‘Christ was born among innocent slaughter and died on the Cross to pay the cost of our terrible freedom – a freedom by which we can do the greatest good or the greatest evil.’ That was taken from the London Times leader column, the day after the 13 March 1996 massacre at an Infant School in Dunblane, Scotland. The essence of the Christmas story is that God has joined us in suffering. I recall that expression first being used by a Church of Scotland minister when he was interviewed by a BBC News reporter after Pan Am Flight 103 exploded in the sky over Lockerbie in Scotland on December 21, 1988. “It was like meteors falling from the sky,” described one resident, while others described the sky lighting up and a large, deafening roar. They soon saw pieces of the plane as well as pieces of bodies landing in fields, in backyards, on fences, and on rooftops. Fuel from the plane was already on fire before it hit the ground; some of it landed on houses, making the houses explode. One of the plane’s wings hit the ground in the southern area of Lockerbie. It hit the ground with such impact that it made a crater 155 feet long, displacing approximately 1500 tons of dirt. Twenty-one of Lockerbie’s houses were completely destroyed and eleven of its residents were dead. Thus, the total death toll was 270 (the 259 aboard the plane plus the 11 on the ground).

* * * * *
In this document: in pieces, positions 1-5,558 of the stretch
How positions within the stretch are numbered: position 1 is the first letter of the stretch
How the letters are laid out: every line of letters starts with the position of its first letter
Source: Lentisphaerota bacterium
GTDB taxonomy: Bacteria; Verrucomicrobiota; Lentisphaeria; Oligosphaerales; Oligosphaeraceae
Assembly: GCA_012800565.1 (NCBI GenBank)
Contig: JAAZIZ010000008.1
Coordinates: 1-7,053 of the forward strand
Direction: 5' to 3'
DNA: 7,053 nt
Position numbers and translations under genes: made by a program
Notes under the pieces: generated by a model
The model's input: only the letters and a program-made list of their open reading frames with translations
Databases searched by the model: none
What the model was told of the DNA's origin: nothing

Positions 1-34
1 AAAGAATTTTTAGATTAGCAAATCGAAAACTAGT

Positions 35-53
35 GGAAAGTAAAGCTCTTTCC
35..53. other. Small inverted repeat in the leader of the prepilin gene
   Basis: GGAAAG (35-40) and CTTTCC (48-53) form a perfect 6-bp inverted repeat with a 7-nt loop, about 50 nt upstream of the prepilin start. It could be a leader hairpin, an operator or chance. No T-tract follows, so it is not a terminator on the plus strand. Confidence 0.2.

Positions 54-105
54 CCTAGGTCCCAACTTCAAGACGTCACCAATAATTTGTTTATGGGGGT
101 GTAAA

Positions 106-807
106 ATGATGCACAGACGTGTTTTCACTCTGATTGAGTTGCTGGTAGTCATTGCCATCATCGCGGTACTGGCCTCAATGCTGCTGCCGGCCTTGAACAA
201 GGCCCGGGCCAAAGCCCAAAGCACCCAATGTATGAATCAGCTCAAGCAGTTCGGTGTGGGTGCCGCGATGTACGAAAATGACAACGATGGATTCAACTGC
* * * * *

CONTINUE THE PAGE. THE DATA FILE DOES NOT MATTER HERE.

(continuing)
Finally, and quite unprofessionally revealing, I suspect, his own unbelieving sentiments, the reporter turned on the minister and almost spat out his next and last question: ‘Where is your God now?’ To which the calm, unforgettable reply was: ‘God has joined us in suffering – in the person of his son, he came as a man, Jesus Christ, and joined us in suffering.’ Through the Christmas story, God has answered critics like that reporter. For he did indeed come down to suffer the injustices of life on earth as it is now, very different from the original condition in which he created it. Jesus was born in what we think of as a ‘stable bare’ and was with ‘the poor and mean and lowly’. He was born in a land that was under an occupying force, the Romans. While still a child, He experienced the rigours of life as a refugee; as a displaced person. In public life, he was soon to learn what it was like to be misunderstood, even to be ostracized, and be at the receiving end of a gross miscarriage of justice.